• 2) Also in yesterday’s New York Times magazine, Matt Bai decried here the revolving door of sorts between the political and pundit class in Washington, D.C. (though, seriously, if it were any other way, he would have a lot less to write about, wouldn’t he?).

    And in so doing, he tells us the following…

    All of this has created an upside-down dynamic in Washington. For most of the country’s existence, prospective candidates have relied on their news-media ties to catapult them into office. As far back as the 19th century, the newspaperman Horace Greeley used his New York Tribune as a platform for his political career; more recently, Ronald Reagan made his radio commentaries the basis for a campaign agenda. Now, however, we may be confronting the opposite phenomenon: some politicians seem to seek office mostly for the purpose of landing on TV. How else to adequately explain the calculated outrageousness of obscure backbenchers like the Republican congresswoman Michele Bachmann (who said Obama was practicing “economic Marxism” and worried that the census could lead to another internment of American citizens) and her Democratic colleague Alan Grayson (who called one lobbyist a “whore” and other Republicans “knuckle-dragging Neanderthals”)?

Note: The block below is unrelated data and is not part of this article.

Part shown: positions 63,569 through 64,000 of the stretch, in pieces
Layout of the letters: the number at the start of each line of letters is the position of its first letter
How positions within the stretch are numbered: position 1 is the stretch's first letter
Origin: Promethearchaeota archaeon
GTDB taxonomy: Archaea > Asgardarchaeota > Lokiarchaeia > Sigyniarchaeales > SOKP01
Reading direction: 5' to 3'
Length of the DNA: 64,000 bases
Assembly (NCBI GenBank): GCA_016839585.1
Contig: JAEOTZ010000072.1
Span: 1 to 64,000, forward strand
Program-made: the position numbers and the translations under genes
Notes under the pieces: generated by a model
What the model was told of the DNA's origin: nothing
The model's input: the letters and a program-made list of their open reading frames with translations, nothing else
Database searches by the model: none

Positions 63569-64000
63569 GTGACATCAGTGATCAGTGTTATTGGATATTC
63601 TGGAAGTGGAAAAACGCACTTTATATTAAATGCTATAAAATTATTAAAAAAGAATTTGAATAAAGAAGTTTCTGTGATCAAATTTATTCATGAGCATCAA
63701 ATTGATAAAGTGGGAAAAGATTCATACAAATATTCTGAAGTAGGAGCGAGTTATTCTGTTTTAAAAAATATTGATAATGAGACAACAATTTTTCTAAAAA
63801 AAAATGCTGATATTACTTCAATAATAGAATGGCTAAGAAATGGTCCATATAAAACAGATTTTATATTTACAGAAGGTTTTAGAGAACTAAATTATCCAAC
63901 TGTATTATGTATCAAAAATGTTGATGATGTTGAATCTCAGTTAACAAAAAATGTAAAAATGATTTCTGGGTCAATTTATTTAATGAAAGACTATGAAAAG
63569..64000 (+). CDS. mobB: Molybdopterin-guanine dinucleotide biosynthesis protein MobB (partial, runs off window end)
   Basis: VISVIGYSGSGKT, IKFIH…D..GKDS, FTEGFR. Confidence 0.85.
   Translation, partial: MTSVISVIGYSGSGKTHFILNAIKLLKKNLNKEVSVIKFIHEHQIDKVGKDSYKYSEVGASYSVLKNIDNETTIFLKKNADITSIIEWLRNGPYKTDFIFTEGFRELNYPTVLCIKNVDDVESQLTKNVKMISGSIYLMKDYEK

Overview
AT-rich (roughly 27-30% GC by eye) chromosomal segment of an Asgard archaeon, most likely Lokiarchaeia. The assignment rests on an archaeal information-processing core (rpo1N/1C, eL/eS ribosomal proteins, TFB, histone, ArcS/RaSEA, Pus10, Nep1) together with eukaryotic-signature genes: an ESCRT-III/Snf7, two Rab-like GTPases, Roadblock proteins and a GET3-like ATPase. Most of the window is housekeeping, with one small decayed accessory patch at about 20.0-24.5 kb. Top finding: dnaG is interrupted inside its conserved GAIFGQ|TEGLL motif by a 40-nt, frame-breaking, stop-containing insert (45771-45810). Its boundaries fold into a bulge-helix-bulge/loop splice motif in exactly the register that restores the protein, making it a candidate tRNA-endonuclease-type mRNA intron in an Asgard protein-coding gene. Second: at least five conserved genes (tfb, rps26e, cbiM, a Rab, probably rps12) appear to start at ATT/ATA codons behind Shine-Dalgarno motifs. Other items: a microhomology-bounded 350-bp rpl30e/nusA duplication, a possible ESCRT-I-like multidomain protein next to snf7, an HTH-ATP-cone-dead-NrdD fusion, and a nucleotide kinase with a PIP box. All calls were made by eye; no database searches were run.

Of course, Bai could have told us that Grayson apologized (as noted here), but Bai chose not to do so. And to be fair, Moon Unit Bachmann apologized for calling Obama “anti-American” here, though it should be noted that she was still running for re-election in ‘08 at the time.

  • 3) Also, I was not able to find the following online from David Herszenhorn of the New York Times, though it did appear in the Sunday print edition (about how our poor, put-upon U.S. Senators actually had to work Sunday on health care legislation, and what it did to their schedules of Sunday worship – and no, I don’t know why this is considered to be “news” either)…